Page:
52 The more complex society gets, the more sophisticated leadership must become. Michael Fullan The most essential pre- requisite for success is commitment from leaders. Joseph Murphy Leadership is second only to classroom instruction among all factors that contribute to what students learn in school. Kenneth Leithwood Leaders... challenge peoples habits, beliefs, and values. Ron Heifitz The Challenges of Leadership

53 Change is MESSY! Fullan: The more accustomed one becomes to dealing with the unknown, the more one understands that creative breakthroughs are always preceded by periods of cloudy thinking, confusion, exploration, trial and stress; followed by periods of excitement and growing confidence as one pursues purposeful change, or copes with unwanted change.

54 Change is like a planned journey into uncharted waters on a leaky boat with a mutinous crew. Michael Fullan

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58 Five minutes before the party is not the time to learn to dance. - - Snoopy

59 How We Can ALL students achieving at high levels Why We Cant X

60 Fullan Those individuals and organizations that are most effective do not experience fewer problems, less stressful situations, and greater fortune, they just deal with them differently.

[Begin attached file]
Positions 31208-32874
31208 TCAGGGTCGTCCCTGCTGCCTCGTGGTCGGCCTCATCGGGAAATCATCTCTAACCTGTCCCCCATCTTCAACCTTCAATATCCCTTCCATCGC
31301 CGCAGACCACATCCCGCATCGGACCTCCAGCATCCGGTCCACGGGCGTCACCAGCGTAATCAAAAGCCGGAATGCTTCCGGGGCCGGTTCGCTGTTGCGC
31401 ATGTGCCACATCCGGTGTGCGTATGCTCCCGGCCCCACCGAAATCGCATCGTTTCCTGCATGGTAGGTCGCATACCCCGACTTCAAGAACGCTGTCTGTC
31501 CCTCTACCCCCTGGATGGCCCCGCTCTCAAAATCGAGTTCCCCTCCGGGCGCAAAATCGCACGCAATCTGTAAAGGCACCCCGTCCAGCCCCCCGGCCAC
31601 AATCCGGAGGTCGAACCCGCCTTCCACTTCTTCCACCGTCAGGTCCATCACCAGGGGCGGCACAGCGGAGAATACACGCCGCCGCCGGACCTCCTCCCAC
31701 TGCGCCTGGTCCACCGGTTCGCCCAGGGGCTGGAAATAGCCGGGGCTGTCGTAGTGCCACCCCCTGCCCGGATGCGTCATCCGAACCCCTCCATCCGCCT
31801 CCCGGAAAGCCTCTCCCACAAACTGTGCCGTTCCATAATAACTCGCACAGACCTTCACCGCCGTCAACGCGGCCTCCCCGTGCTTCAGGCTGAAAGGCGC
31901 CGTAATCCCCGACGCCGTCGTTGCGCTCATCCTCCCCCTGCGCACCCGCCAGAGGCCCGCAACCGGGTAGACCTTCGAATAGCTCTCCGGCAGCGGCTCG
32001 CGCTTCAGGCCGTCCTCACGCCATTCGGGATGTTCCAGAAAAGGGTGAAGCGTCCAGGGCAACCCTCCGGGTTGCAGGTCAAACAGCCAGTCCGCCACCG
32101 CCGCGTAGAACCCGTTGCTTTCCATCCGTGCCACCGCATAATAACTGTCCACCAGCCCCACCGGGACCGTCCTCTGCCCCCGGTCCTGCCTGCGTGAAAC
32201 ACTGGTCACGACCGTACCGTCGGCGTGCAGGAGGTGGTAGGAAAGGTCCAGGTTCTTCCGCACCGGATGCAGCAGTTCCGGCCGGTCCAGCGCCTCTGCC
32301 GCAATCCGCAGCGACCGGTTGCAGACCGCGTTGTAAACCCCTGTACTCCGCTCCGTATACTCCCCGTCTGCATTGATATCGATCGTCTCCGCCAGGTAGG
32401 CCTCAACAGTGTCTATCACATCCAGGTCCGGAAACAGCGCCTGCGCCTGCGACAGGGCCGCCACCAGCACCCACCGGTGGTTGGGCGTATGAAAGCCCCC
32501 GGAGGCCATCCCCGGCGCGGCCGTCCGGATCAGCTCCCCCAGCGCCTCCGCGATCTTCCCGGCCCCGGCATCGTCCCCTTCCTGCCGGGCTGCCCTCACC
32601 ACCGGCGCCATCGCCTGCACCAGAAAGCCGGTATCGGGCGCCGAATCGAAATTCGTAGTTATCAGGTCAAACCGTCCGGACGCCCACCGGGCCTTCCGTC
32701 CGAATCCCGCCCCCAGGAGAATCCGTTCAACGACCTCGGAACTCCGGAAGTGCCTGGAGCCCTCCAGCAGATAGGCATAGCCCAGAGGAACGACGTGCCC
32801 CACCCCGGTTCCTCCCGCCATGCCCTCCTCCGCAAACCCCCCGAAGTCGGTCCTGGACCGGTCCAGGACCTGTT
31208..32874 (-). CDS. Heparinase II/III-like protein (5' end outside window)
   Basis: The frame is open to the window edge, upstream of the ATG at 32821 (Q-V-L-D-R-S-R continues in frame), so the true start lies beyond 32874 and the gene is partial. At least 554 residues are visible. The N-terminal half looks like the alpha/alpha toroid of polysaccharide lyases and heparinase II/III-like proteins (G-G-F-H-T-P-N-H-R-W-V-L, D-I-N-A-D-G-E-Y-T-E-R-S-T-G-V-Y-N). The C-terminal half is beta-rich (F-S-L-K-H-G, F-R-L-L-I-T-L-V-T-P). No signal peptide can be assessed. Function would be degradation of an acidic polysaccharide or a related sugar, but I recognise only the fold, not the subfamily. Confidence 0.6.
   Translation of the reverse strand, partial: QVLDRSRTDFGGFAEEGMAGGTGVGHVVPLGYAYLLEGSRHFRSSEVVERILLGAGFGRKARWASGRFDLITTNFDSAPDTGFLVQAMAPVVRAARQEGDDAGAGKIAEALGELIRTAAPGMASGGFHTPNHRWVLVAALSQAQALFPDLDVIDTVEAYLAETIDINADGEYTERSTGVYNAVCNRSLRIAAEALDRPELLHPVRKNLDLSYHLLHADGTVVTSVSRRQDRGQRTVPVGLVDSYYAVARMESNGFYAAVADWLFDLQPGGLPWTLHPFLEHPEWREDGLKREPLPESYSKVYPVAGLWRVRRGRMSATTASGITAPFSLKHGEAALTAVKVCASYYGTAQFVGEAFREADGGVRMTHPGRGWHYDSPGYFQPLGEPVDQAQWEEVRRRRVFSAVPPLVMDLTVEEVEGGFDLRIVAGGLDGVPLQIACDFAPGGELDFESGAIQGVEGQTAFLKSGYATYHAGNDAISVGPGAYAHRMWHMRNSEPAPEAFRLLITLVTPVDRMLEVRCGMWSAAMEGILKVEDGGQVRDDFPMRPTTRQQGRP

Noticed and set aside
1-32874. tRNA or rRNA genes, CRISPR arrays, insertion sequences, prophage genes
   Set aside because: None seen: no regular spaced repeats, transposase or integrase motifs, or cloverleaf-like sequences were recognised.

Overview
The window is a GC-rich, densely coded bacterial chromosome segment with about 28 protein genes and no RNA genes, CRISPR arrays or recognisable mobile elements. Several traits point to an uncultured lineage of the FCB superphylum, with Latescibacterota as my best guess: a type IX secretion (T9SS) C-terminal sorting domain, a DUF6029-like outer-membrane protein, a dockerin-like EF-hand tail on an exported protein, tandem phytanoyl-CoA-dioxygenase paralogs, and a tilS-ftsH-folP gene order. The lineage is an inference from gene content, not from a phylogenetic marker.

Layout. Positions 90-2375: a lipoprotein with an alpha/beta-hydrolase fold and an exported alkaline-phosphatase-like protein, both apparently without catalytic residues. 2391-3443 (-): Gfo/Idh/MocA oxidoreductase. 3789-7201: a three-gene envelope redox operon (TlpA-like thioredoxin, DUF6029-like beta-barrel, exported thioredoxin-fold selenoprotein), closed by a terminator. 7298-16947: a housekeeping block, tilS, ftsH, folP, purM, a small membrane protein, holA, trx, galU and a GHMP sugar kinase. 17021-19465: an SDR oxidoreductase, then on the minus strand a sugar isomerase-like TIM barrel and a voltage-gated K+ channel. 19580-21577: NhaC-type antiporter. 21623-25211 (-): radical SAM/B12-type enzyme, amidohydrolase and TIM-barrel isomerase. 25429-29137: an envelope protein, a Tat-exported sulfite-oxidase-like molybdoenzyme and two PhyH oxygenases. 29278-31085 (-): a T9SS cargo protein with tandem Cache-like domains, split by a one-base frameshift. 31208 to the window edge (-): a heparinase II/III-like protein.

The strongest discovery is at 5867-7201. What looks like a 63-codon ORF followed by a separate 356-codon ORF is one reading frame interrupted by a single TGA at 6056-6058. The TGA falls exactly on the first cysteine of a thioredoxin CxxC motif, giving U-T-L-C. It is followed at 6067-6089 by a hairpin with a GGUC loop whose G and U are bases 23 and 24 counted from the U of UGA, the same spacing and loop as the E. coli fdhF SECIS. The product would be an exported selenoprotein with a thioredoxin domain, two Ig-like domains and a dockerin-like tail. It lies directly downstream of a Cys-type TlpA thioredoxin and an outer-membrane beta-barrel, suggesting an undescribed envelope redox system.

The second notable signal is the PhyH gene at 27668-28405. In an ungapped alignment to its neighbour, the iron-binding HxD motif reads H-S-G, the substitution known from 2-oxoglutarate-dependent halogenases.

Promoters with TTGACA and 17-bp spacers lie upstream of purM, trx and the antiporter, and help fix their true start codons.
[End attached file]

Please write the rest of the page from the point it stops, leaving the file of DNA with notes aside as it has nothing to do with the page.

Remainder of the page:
61 Daniel Boone Cant say that I was lost, but I was bewildered once... for three days. Change will be Change will be uncomfortable uncomfortable at times. at times.

62 FIDO

63 Always Give 100% at Work 12% Monday 23% Tuesday 40% Wednesday 20% Thursday 5% Friday

64 Trustworthiness Truthfulness Active Listening Doing Your Personal Best No Put Downs Lifelong Guidelines* * from Susan Kovalik & Associates, Inc.

65 FINDING JOY IN THE WORK COURAGECONFIDENCEENTHUSIASM Eleanor Roosevelt The Wright BrothersDr. Martin Luther King Jr.

66 Dum spiro, spero As I breathe, I hope.

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68 Contact Information McREL documents were referenced throughout this presentation. Copies of McREL research reports can be downloaded from their website: mcrel.org Gerrita Postlewait 617 Ellsworth Court Myrtle Beach, SC 29579